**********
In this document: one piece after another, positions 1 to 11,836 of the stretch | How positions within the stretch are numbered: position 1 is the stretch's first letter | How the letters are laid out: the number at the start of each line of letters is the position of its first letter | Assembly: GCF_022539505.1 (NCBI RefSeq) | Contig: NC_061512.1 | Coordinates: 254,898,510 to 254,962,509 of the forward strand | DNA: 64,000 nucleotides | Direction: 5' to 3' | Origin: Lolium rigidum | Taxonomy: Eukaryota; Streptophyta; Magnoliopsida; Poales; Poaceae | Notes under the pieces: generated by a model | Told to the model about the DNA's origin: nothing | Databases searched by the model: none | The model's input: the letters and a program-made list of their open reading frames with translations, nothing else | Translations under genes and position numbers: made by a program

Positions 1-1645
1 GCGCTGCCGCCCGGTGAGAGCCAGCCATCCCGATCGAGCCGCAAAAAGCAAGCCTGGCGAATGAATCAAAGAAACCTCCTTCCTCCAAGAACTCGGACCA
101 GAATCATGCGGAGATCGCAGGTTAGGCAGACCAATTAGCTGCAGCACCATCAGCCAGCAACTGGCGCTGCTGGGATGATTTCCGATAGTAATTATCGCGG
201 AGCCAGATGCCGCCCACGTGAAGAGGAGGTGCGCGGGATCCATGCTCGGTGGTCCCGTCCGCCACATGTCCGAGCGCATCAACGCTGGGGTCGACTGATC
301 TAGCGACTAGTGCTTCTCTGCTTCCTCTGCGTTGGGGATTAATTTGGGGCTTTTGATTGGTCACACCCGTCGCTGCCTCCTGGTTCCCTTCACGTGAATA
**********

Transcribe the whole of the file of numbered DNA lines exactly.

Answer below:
In this document: one piece after another, positions 1 to 11,836 of the stretch | How positions within the stretch are numbered: position 1 is the stretch's first letter | How the letters are laid out: the number at the start of each line of letters is the position of its first letter | Assembly: GCF_022539505.1 (NCBI RefSeq) | Contig: NC_061512.1 | Coordinates: 254,898,510 to 254,962,509 of the forward strand | DNA: 64,000 nucleotides | Direction: 5' to 3' | Origin: Lolium rigidum | Taxonomy: Eukaryota; Streptophyta; Magnoliopsida; Poales; Poaceae | Notes under the pieces: generated by a model | Told to the model about the DNA's origin: nothing | Databases searched by the model: none | The model's input: the letters and a program-made list of their open reading frames with translations, nothing else | Translations under genes and position numbers: made by a program

Positions 1-1645
1 GCGCTGCCGCCCGGTGAGAGCCAGCCATCCCGATCGAGCCGCAAAAAGCAAGCCTGGCGAATGAATCAAAGAAACCTCCTTCCTCCAAGAACTCGGACCA
101 GAATCATGCGGAGATCGCAGGTTAGGCAGACCAATTAGCTGCAGCACCATCAGCCAGCAACTGGCGCTGCTGGGATGATTTCCGATAGTAATTATCGCGG
201 AGCCAGATGCCGCCCACGTGAAGAGGAGGTGCGCGGGATCCATGCTCGGTGGTCCCGTCCGCCACATGTCCGAGCGCATCAACGCTGGGGTCGACTGATC
301 TAGCGACTAGTGCTTCTCTGCTTCCTCTGCGTTGGGGATTAATTTGGGGCTTTTGATTGGTCACACCCGTCGCTGCCTCCTGGTTCCCTTCACGTGAATA